Winter '00 Course Guide

Courses in Biological Anthropology (Division 318)

Winter Term, 2000 (January 5 April 26, 2000)

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Bio. Anthro. 161. Introduction to Biological Anthropology.

Section 001.

Instructor(s): John Mitani (mitani@umich.edu)

Prerequisites & Distribution: (4). (NS). (BS). Does not count toward anthropology concentration requirements.

Credits: (4).

Course Homepage: No Homepage Submitted.

How have humans evolved? This class seeks to answer this enduring question. The course will be divided into three parts. We will begin by considering evolutionary theory and examining how evolution produces adaptations and creates new species. This section will conclude by outlining how evolution has shaped the behavior of our closest living relatives, the nonhuman primates. The second part of the class will be devoted to investigating the human fossil record and tracing the physical and behavioral evolution of our species. The course will conclude by asking how evolution has affected contemporary human behavior. The emphasis throughout will be on the processes that have shaped human evolution and how these have produced who we are. The class includes three lectures plus one discussion/lab meeting per week. Grades will be based on two midterms and one final.

Check Times, Location, and Availability Cost: 2 Waitlist Code: 1

Bio. Anthro. 361. Biology, Society, and Culture.

Section 001.

Instructor(s): Eugene Harris (eeharris@umich.edu)

Prerequisites & Distribution: Sophomore standing. (4). (NS). (BS).

Credits: (4).

Course Homepage: No Homepage Submitted.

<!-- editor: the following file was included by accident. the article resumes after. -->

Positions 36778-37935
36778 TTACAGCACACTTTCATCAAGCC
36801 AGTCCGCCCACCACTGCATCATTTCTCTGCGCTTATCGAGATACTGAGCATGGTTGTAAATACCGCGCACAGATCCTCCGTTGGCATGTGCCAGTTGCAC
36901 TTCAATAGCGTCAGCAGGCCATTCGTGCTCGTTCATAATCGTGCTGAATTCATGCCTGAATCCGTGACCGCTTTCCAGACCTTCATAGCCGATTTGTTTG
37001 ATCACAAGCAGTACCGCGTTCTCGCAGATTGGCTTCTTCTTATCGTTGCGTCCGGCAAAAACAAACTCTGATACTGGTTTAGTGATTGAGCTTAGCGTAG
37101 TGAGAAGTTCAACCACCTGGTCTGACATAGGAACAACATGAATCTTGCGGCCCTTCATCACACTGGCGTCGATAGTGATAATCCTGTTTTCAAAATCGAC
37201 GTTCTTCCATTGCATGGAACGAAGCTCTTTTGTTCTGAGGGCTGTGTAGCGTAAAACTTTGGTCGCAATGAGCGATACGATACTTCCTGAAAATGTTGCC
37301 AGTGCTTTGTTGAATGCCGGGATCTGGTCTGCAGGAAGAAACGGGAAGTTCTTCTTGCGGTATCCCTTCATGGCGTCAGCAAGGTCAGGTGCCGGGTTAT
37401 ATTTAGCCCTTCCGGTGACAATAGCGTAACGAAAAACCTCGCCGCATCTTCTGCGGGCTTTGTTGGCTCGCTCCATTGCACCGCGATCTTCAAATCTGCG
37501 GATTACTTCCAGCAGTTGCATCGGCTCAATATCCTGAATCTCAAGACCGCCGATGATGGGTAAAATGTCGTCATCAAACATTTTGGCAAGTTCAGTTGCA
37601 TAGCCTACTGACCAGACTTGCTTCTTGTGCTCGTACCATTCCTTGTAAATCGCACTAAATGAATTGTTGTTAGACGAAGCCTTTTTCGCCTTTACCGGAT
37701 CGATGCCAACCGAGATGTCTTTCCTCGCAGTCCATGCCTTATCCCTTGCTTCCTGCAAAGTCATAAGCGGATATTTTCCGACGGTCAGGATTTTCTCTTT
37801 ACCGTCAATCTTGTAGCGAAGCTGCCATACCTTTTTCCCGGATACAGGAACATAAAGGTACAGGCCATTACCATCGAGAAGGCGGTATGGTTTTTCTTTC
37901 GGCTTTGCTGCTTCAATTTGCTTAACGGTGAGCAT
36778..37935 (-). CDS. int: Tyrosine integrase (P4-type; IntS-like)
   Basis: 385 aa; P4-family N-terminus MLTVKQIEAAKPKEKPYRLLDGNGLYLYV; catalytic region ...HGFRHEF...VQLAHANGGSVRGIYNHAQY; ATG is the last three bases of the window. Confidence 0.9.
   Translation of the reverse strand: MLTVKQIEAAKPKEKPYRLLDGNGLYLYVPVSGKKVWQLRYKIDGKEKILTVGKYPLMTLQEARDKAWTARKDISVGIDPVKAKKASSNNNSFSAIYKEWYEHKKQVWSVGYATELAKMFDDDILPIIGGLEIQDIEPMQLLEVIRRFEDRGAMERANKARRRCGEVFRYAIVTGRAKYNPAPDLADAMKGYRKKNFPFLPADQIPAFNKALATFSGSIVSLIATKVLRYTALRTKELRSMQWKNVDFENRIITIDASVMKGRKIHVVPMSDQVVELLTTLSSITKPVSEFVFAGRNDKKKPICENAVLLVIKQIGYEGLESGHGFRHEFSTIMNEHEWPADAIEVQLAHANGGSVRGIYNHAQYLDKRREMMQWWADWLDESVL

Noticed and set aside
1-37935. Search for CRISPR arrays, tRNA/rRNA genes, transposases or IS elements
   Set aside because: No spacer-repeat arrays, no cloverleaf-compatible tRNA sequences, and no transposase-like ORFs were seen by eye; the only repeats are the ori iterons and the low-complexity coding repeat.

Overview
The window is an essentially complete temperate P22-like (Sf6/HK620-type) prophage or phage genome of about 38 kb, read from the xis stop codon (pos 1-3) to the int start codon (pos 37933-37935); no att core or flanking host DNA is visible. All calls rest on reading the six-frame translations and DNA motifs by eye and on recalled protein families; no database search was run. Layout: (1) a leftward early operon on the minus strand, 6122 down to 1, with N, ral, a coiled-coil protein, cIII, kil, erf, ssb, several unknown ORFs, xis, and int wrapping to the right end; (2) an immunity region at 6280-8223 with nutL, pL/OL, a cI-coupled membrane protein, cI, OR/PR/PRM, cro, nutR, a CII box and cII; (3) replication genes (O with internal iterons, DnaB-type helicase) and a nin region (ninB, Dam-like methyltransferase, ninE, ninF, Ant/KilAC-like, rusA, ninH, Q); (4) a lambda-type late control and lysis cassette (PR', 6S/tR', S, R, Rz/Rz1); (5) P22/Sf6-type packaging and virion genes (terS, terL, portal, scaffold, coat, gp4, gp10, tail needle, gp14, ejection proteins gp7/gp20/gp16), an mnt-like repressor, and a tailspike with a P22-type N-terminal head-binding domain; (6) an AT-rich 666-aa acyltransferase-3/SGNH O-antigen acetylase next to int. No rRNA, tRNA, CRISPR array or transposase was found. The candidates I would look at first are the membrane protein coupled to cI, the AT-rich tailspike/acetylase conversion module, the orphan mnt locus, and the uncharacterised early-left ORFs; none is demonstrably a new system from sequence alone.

This course will focus on both biological and cultural evolution within humans. It will also explore the origins of culture within the primates including discussion of origins of language, tool use, and social traditions. Topics in human evolution will include technological features of the Old and New Stone ages, the use of fire and preparation of food, hunter-gatherer technologies, the acquisition of language, innovations in art forms, symbolic adornment, burial practices, and cannibalism. We will also discuss how our own culture can color the way we interpret the evidence of our evolution. Examples from the history of 19th and 20th century evolutionary and anthropological thought and research will be discussed. Topics to be covered include the interpretation of race, eugenics, political biopolicies, and story telling in human evolutionary studies.

Check Times, Location, and Availability Cost: No Data Given. Waitlist Code: No Data Given.

Bio. Anthro. 362. Problems of Race.

Section 001.

Instructor(s): C. Loring Brace (clbrace@umich.edu)

Prerequisites & Distribution: Sophomore standing. (3). (NS). (BS).

R&E

Credits: (3).

Course Homepage: No Homepage Submitted.

The subject matter covered in this course is the same as that covered in Anthropology 360. Anthropology 362 addresses itself to two main problem areas where race is concerned: (1) the common concept of race has an inadequate foundation in biology and must be dispensed with before we can make sense out of the very real aspects of human biological variation. This portion of the course treats the dimensions of human biological differences that can be traced according to selective force distributions and their changes through time. These will be contrasted with the biological traits that show regional clustering but which have no adaptive value and cannot therefore be hierarchically arranged. (2) If the common concept of race has an inadequate biological base, how did we get stuck with our generally held assumptions when it would appear that they owe more to folklore than to biology? This portion of the course deals principally with the history of the race concept. All the material covered by the course will be dealt with in lecture. Supplementary readings will be suggested from time to time, along with specific sections in the assigned texts. Texts: C.L. Brace, The Stages of Human Evolution 5th ed. will be available at Michigan Book and Supply at 317 South State. Lecture outlines (syllabus) and C.L. Brace, Race is a Four Letter Word will be available at Grade A Notes on the second floor of Ulrich's Bookstore at 549 East University.